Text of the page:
Université Stendhal MSH-alpes : Maison des Sciences de l'Homme CNRS

Résumé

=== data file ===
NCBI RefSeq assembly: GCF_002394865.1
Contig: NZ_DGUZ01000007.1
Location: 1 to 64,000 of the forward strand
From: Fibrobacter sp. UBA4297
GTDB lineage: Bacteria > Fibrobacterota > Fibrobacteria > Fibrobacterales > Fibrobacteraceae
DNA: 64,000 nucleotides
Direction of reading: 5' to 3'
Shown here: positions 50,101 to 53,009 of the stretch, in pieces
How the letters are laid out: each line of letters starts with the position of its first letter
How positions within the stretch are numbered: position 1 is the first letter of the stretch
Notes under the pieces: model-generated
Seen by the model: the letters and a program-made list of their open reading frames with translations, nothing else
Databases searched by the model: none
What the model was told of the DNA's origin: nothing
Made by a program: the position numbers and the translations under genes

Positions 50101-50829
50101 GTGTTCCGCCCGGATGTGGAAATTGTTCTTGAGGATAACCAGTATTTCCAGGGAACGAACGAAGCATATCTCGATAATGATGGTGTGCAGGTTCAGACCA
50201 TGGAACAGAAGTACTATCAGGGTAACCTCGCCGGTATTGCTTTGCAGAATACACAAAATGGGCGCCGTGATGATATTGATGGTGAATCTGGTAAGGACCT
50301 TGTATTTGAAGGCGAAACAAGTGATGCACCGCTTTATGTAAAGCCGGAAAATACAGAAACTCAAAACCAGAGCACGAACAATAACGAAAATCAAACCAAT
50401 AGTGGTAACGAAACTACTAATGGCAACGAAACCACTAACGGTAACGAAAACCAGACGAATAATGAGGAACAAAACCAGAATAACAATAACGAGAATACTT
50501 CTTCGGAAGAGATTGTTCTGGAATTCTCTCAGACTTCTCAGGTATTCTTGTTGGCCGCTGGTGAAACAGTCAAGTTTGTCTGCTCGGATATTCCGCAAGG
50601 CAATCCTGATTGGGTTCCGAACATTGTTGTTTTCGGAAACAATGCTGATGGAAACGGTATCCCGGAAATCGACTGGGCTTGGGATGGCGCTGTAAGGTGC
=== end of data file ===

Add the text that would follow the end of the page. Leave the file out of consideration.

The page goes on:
Nymphs in the Odyssey mediate between maritime and terrestrial perspectives, aiding the integration of the newly arrived in a foreign and alien country and that of Odysseus into Ithaca. Nymphs are particularly evocative of the experience of first encounters with new lands, conforming to an historical maritime perspective of hinterlands observed from a boat or the coast. The article discusses the general mediating function of Nymphs. It reveals the importance of points of contact associated with the Odyssey Nymphs (inland perspective: springs; maritime perspective: sea-caves) and looks at the concept of "empty place." It traces the movement from "Nymph to Nymph" (Calypso to Penelope) and Odysseus's re-integration into Ithaca. The Nymphs of the Odyssey provide an authentic mental perspective for the way Greeks envisaged initial contacts and how they articulated the notion of "places" they arrived at, before such places acquired either a territorial conceptualization, a name, or an ethnic definition. For the history of Greek religion an important "mediating" aspect of Nymphs is brought to the foreground; in terms of Greek social and colonial history a mental, "proto-colonial" viewpoint and attitude may be revealed

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